Media reports on Russian ships call into Ceuta are controversial — embassyRussian Politics & Diplomacy October 26, 22:03
Russia’s telecom watchdog tries to block LinkedIn through courtSociety & Culture October 26, 21:29
DPR envoy reports no constructive discussion on "Steinmeier formula" in MinskWorld October 26, 21:14
Six NATO countries say ready to dispatch their forces to Black Sea areaWorld October 26, 20:43
Moscow refutes allegations about plans for Russian cruiser's call into Spanish portMilitary & Defense October 26, 20:38
US, Israel abstain from UN GA vote condemning Cuba embargoWorld October 26, 20:31
Western sanctions expected to relax gradually in 2017 — ex-finance ministerBusiness & Economy October 26, 20:25
Mark Zuckerberg, Bill Gates intend to see battle for world’s chess crown — FIDE chiefSport October 26, 20:24
Mi-8 helicopter lost in Russia's Yamal was running out of fuel — IACWorld October 26, 20:20
KIEV, April 28 (Itar-Tass) —— Former Prime Minister and opposition Batkivshchina (Fatherland) party leader Yulia Timoshenko is serving her term in a penal colony in Kharkov in such conditions that many prisoners can only dream of, her former cell mate Yulia Abaplova said in an interview published by the newspaper Pravo (Law) on Saturday, April 28.
“These are totally different conditions. People in jail and probably those at large can only dream of such conditions. Where else in prison will you find a microwave, a fridge, a shower, a plasma TV, furniture, tableware, and so on and so forth?” Abaplova said.
The woman said she had been excited about being Timoshenko’s cell mate at first, but then started experiencing physical and moral discomfort living with her. “I asked for a transfer for another cell because I was afraid of getting drawn into political intrigues. Before prison I had my own life and did not pay much attention to politics. But here I was suddenly drawn into this whirlpool and realised that everyone wanted to use me in their own ways,” Abaplova said.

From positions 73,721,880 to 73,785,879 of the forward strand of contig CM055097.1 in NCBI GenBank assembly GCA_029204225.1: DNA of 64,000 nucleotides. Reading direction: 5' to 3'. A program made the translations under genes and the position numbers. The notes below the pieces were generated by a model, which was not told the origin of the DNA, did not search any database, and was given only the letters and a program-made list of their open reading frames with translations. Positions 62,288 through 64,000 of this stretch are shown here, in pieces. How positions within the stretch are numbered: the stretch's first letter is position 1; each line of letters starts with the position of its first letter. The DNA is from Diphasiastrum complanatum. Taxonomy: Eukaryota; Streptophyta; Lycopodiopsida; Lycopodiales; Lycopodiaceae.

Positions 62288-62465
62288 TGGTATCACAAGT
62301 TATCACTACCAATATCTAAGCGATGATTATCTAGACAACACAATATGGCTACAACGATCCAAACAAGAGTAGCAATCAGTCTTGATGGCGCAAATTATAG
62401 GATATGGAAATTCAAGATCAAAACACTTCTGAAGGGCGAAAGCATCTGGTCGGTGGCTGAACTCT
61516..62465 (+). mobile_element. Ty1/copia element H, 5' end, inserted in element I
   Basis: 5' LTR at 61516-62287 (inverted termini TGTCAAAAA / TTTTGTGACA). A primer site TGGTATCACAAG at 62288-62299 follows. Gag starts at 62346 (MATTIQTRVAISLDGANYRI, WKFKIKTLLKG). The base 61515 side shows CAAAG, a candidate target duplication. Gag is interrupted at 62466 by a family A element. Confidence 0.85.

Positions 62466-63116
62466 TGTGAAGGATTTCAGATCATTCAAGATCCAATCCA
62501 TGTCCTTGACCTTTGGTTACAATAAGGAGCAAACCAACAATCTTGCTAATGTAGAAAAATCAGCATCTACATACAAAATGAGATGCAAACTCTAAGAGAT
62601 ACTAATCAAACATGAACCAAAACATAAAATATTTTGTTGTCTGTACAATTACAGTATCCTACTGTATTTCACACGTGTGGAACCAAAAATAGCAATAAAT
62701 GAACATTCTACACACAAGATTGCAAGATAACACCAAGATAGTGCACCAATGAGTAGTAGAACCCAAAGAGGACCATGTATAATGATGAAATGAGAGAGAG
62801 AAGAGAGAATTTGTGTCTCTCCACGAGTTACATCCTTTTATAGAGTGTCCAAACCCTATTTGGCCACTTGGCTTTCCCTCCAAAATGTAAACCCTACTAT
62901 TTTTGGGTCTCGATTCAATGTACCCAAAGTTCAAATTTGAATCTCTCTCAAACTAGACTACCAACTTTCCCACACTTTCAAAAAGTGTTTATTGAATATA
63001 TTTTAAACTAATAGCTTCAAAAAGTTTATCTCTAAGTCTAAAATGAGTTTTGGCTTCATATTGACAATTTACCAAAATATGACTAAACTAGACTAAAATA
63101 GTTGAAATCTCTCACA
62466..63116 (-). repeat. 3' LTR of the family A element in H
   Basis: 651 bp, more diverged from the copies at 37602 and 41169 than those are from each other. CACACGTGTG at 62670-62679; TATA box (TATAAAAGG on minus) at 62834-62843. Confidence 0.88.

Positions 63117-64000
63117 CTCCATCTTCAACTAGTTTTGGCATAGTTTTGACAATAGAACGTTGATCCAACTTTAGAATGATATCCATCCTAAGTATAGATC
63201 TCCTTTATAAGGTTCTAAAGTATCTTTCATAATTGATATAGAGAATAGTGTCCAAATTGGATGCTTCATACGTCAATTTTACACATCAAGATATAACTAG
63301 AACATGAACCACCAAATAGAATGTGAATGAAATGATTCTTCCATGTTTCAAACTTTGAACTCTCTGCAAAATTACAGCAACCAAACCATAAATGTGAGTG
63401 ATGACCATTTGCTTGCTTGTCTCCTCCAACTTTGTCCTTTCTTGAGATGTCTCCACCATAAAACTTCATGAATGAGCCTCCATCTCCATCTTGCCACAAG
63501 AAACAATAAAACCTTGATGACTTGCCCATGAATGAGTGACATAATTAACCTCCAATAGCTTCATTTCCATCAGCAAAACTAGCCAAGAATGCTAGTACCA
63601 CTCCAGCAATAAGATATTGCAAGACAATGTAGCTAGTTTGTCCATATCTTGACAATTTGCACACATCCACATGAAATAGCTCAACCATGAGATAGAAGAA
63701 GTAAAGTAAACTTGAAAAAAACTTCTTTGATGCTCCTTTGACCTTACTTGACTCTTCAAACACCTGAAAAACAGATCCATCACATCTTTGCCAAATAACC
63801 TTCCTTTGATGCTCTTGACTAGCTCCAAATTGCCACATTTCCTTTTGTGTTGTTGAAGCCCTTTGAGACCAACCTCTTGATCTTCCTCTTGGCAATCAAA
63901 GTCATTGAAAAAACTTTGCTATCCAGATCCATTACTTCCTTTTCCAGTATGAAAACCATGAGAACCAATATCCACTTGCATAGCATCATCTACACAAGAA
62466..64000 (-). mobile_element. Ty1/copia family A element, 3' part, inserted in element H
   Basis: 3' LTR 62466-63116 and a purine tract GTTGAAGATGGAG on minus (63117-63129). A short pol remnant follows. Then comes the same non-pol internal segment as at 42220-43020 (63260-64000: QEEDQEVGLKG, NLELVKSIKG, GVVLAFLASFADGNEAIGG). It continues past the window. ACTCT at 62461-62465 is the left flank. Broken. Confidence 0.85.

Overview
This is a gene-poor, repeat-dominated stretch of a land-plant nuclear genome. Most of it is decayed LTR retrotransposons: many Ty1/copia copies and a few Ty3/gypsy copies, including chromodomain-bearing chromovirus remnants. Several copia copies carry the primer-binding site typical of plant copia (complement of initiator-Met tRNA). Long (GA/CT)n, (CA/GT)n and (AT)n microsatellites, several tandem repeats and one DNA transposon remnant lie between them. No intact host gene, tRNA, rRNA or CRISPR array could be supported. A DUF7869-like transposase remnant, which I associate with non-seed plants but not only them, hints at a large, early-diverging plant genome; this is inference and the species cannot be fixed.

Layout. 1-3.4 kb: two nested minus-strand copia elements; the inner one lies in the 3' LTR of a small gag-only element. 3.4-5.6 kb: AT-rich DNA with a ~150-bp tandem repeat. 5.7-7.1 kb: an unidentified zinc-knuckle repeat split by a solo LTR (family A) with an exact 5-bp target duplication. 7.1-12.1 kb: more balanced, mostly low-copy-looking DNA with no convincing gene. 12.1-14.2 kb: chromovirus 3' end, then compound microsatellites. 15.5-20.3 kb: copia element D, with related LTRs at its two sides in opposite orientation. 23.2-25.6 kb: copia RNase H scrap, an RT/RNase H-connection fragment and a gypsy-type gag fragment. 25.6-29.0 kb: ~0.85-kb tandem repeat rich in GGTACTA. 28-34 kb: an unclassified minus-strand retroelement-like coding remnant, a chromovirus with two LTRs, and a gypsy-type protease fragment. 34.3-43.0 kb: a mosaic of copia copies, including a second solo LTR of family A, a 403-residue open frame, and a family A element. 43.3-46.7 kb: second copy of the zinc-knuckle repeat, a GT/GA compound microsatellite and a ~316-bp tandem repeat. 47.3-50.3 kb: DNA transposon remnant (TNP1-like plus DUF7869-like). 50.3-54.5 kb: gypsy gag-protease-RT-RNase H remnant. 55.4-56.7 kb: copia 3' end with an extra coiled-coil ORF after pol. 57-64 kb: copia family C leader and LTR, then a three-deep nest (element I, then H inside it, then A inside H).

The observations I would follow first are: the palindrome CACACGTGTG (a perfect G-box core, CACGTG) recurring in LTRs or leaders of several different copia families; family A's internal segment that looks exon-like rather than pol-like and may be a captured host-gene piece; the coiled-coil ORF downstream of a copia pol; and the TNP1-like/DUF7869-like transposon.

When asked about Timoshenko’s health, she said the former prime minister had in fact often complained about back pains and was planning last week to go to a railway hospital chosen for her treatment by the Health Ministry but then changed her mind. “She did plan to go to hospital, that’s for sure,” Abaplova said. “She asked me to collect her things. I did and put them by the exit. I simply cannot understand what happened after that. I am not an expert in politics. Maybe she needed this for some reason,” she added.
Abaplova is not sure that Timoshenko, who announced a hunger strike last Friday, April 20, is not eating. “The fridge was full of food. What hunger strike in a cell with food? Yulia Vladimirovna [Timoshenko] likes good food and she takes care of herself,” the woman said.
According to Abaplova, Timoshenko constantly gets fresh food and dishes from expensive restaurants. “She gets very fresh and expensive food all the time, very many foods and dishes with labels of expensive restaurants and cafes. Drinking water is brought for her. They bring whatever food she orders,” the ex-mate said.
She also said that Timoshenko writes profusely on weekends and stays away from doing any chores. “On weekends she writes for a long time at the kitchen table, and I do all the cleaning and other chores. She does not help me. On the contrary, she asks me to make tea and often lies in bed. She is sort of sick and says that she has back pains. I tried to help her and even helped her dye her hair even though hair dye is a taboo in prison, but apparently the administration turned a blind eye to that,” she said.
Abaplova, former head of a Kharkov-based branch of a big bank, was Timoshenko’s cell mate since her first day at the Kachanivska penal colony. Abaplova was sentenced in September 2011 to seven years with seizure of property.
The State Penitentiary Service said that Abaplova was transferred to another cell on the basis of her personal request.
However Timoshenko’s supporters say that Abaplova was transferred to “a worse cell” because she had refused to sign a statement claiming that the bruises on Timoshenko’s body were a result of their fight.
Timoshenko announced a hunger strike on April 20 after the colony personnel had purportedly used physical force against her when taking her to the railway hospital for examination.